Deputy Prime Minister Heng Swee Keat has said that “immediate measures are necessary to stem the spread of COVID-19 and protect people’s health, even if they do take a short-term toll on the economy”. I find his choice of words rather ironic given that it isn’t the “immediacy” of measures that is needed but rather the foresight that comes from those measures.
Immediacy is not the issue for Singapore. Singapore is churning out new and immediate rules at such a rapid pace that it is doubtful that the average citizen is even aware of what the latest missive is.
Rather, the issue is whether these new regulations and rules are merely reactionary or do they actually have a longer term goal in mind?
It is more important to actually think through something and pass a regulation that will actually have a longer lasting effect of meeting the objectives behind that rule than to be churning out millions of rules only to have to update or change them within a few days or even less.
This kind of “immediacy” does not solve problems or calm public nerves. They have the opposite effect of causing panic if people get the inkling that those in charge have no clue what they are doing.
Further, is it accurate to say that the toll on the economy will only be “short term”? This is a pandemic that has affected the entire world with unprecedented global measures taken. Experts are calling the economic fall out from this to be the worst since the great depression! It isn’t at all fair to mislead the expectations of the people because that will only lead to disappointment and mistrust.
If any lessons can be learnt from the last few days in Singapore, it is that we need to be prepared. We need to observe and we need to understand. Take the entire foreign worker dormitory spread issue. We really dropped the ball on that one by failing at three crucial points.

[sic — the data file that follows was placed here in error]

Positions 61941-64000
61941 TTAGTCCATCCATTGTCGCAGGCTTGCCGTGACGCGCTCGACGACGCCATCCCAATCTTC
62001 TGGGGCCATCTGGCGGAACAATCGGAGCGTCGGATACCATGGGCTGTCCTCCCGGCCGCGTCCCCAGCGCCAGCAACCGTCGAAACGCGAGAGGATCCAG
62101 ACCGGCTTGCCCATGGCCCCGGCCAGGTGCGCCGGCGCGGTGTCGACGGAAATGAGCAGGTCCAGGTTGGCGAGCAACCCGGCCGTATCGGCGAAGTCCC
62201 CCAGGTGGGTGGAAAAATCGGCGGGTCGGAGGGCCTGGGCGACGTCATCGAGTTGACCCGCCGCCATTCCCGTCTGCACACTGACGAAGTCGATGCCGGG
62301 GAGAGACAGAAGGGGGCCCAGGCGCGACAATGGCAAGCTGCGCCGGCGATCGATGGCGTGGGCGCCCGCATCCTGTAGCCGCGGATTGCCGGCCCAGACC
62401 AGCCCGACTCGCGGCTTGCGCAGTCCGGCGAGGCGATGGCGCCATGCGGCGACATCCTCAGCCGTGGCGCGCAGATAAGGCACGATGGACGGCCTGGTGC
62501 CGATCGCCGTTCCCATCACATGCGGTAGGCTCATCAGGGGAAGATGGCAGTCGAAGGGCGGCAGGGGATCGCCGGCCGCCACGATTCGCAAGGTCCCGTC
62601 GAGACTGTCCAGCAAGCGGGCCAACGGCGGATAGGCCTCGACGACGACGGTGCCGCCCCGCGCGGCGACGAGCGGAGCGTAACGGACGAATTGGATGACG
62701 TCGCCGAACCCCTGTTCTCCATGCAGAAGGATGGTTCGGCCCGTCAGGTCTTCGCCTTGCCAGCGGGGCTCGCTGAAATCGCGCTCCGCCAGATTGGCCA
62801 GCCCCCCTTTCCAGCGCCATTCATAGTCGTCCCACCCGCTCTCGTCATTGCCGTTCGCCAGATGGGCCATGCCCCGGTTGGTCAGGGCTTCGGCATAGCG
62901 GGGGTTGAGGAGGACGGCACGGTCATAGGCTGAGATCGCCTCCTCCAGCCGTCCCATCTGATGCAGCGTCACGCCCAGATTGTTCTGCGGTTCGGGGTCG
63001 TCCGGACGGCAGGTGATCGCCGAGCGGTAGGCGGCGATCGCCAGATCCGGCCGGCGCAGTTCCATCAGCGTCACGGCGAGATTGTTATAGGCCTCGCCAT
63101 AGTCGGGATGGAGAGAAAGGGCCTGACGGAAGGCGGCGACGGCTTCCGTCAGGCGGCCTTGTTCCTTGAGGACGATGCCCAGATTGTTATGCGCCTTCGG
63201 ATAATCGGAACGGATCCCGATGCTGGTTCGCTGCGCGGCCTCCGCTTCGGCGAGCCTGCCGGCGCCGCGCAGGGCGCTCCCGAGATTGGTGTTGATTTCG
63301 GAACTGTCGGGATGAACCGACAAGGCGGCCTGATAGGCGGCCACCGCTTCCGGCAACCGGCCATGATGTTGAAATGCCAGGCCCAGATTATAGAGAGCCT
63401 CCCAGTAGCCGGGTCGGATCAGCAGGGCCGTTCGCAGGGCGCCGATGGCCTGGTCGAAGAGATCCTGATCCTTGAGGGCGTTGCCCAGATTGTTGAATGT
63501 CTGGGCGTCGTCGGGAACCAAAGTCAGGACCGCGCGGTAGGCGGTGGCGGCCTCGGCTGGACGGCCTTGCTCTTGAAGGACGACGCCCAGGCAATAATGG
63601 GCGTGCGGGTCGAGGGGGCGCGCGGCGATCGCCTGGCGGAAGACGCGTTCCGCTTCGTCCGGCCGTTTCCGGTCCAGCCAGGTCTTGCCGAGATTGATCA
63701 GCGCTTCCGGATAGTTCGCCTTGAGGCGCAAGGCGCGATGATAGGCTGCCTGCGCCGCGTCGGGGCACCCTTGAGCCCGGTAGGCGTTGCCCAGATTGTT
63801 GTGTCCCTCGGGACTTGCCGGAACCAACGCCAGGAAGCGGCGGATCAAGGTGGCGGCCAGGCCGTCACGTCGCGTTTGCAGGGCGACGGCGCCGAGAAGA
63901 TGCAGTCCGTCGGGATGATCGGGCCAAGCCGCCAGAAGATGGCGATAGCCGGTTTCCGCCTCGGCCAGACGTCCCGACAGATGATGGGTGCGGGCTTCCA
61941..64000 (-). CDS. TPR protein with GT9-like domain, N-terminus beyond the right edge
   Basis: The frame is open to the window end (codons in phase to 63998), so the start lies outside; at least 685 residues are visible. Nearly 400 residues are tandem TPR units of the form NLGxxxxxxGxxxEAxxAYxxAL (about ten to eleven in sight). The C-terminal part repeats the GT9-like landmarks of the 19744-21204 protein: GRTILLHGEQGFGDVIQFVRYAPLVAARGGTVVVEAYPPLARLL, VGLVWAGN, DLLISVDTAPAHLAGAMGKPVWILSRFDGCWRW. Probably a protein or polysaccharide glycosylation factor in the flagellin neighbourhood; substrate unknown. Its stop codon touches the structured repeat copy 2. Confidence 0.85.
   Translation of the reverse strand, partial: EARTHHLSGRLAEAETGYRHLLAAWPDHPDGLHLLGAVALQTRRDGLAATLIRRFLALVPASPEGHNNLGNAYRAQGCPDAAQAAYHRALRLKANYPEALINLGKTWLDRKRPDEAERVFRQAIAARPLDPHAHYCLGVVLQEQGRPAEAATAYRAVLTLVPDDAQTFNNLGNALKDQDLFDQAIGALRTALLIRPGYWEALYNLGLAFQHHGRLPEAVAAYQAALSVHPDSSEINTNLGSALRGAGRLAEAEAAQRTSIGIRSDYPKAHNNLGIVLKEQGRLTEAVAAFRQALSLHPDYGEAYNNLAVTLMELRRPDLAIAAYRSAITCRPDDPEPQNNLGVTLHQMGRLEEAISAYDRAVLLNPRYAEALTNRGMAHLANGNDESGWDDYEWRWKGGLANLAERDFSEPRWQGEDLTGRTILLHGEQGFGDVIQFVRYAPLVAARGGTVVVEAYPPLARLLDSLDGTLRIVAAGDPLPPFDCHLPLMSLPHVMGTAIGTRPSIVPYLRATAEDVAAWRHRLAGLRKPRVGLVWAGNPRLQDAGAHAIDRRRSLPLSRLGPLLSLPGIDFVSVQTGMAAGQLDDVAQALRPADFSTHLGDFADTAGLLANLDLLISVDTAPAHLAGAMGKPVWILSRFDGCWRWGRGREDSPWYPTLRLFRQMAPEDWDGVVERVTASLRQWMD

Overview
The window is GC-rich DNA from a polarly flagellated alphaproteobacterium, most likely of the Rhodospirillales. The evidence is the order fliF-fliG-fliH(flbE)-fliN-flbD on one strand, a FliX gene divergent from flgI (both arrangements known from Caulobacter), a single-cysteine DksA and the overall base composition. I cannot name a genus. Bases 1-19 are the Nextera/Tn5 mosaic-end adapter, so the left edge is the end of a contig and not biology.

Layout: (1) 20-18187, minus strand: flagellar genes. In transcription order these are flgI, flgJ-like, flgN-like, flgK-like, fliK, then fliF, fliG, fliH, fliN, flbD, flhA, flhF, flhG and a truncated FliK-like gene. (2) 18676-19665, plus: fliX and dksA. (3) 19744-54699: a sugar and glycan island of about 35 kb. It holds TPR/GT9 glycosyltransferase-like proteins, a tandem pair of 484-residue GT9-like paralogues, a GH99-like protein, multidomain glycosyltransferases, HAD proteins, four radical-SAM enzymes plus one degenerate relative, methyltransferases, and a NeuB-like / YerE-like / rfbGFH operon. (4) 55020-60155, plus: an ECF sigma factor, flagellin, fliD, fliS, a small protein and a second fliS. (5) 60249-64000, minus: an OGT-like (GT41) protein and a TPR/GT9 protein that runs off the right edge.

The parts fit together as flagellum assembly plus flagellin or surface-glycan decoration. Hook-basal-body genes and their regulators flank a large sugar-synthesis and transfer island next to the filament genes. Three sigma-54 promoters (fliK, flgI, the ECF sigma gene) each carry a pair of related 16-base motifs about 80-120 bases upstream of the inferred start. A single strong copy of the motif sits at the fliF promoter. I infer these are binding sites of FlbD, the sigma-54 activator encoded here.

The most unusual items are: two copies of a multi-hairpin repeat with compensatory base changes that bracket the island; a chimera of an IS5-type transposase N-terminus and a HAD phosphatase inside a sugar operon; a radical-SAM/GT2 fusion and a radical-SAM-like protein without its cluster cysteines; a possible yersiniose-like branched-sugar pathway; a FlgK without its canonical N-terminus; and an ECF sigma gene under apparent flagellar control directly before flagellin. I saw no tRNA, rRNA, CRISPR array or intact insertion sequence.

Failure 1 – Not realising that the dormitory set up is ripe for virus transmission
Failure 2 – Not taking action way back in February to address the “kindle-box” of an outbreak in the dormitories when a confirmed case was identified in a dormitory
Failure 3 – No contingency plan for an outbreak of illness in the dormitories
What is the point of “immediate” actions now when the crucial first steps (which required foresight) were not taken?
It might have been more apt for Heng to have said that the government needed to think through the implications of each action it takes before it takes them to try and safeguard the health of those in Singapore while also balancing the implications that this might have on the economy both in the short term and in the medium to long term.

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